How NFL Teams Evaluate Prospects for the Draft

How NFL Teams Evaluate Prospects for the Draft. Every year, the National Football League (NFL) conducts a draft to select the top college football players who are eligible to play in the professional league. The draft is a complex and highly scrutinized process, as teams try to identify and select the players who will best fit their needs and contribute … Read More

River warfare in the US Civil War

The mental images that most Americans have of the American Civil War involve the scenes of major land battles — Bull Run, Antietam, Gettysburg. Armies marched dozens of miles, prepared encampments and defensive works, and either attacked the enemy in its own prepared defenses or awaited contact with the enemy. The picture is Napoleonic: an army marching across terrain to

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HB Acton’s version of Marxism

H. B. Acton gained celebrity with the publication of Illusion of the Epoch in 1955, supposedly as a serious philosopher’s even-handed exposition of the philosophy expressed in Marx’s writings. Acton was not an especially influential philosopher, and he certainly does not stand in the first ranks of post-war British philosophy. He taught philosophy at the London School of Economics, Bedford

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Understanding Society: Confronting Evil in History

My short book Confronting Evil in History has just been published in Cambridge Elements in the Elements in Historical Theory and Practice series edited by Daniel Woolf. 

Here is the abstract:

Evil is sometimes thought to be incomprehensible and abnormal, falling outside of familiar historical and human processes. And yet the twentieth century was replete with instances of cruelty on

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Gross economic inequalities in the US


An earlier post (link) highlighted the growing severity of inequalities of wealth and income in the United States, as well as Elizabeth Warren’s very sensible “billionaire” tax proposal. According to a 2020 article in Forbes, “According to the latest Fed data, the top 1% of Americans have a combined net worth of $34.2 trillion (or 30.4% of all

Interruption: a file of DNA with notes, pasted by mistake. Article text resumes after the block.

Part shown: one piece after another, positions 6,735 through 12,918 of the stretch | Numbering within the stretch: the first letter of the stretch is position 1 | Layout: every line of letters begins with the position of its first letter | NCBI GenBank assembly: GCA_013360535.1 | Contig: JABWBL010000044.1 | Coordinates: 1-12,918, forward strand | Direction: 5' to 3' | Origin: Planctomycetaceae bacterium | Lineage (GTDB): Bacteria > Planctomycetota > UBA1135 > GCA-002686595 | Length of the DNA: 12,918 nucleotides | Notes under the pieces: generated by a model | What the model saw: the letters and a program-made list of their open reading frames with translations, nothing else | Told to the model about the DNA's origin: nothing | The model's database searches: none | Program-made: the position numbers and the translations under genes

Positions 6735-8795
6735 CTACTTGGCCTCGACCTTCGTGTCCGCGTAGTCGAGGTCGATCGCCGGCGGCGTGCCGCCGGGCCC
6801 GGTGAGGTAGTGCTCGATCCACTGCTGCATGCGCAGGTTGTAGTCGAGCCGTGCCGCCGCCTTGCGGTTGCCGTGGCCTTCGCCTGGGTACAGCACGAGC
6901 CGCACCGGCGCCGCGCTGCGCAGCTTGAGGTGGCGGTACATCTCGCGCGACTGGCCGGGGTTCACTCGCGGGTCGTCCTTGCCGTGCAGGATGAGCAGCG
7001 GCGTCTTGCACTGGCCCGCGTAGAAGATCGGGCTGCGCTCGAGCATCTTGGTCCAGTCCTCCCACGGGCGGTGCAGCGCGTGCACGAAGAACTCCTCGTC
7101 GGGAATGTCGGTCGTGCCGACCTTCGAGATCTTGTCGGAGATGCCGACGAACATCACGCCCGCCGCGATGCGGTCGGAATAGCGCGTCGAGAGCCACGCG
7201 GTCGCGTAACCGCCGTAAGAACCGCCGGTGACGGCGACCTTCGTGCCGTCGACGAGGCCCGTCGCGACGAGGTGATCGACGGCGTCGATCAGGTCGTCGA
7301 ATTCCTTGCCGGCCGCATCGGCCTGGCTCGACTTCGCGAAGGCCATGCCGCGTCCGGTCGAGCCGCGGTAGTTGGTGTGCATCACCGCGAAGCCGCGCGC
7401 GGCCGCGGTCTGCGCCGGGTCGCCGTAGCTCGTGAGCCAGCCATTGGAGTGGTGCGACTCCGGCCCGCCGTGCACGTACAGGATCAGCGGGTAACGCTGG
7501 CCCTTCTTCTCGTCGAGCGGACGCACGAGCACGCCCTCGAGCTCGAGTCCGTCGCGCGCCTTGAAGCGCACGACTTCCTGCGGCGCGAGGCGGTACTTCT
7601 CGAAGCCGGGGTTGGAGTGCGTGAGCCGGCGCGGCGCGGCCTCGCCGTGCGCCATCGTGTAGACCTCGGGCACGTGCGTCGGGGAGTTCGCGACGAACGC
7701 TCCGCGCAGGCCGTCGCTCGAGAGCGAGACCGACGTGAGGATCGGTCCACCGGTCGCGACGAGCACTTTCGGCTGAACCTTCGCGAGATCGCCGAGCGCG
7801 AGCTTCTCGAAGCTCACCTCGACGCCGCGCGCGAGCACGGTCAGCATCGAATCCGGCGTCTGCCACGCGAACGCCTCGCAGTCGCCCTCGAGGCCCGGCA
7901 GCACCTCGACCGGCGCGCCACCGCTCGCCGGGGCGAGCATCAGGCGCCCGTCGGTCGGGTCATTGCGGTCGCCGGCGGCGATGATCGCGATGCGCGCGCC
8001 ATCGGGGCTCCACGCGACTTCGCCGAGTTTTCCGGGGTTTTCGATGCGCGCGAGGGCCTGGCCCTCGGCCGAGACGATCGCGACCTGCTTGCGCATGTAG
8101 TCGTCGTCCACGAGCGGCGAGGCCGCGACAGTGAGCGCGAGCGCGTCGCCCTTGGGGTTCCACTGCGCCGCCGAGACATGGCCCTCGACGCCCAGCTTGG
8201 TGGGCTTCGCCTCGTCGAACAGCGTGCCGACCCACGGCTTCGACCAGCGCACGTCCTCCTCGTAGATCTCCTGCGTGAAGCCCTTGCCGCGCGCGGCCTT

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Is there a working class in the US?


There is certainly a working class in the United States, and it is a majority of the population (persons who earn their livelihood through wage-paying employment). But it is highly fragmented, mostly in the service sector, unorganized, and often disinclined to believe in the possibility of serious social change. A recent Brookings research report by Martha Ross and Nicole

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The growing risk of authoritarian rule in the US


Thomas Edsell’s piece in the August 3, 2022 New York Times offers a truly chilling view of the plans currently underway by Donald Trump and his supporters for creating an authoritarian one-party state in the United States (link). Edsell draws primarily from Trump’s own words at the America First Policy Institute in late July 2022.

As he contemplates a

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Understanding Society: Resisting authoritarian populism

The rise of an organized effort to create an authoritarian right-wing government in the United States is palpable. Unhinged Republican elected officials call for political violence and “civil war”; an ideological and Christian-nationalist Supreme Court moves forward unhesitatingly in attacking long-established and fundamental rights, including rights of reproductive freedom; Republican-controlled state houses enact ever-more restrictive legislation and gerrymandered electoral maps

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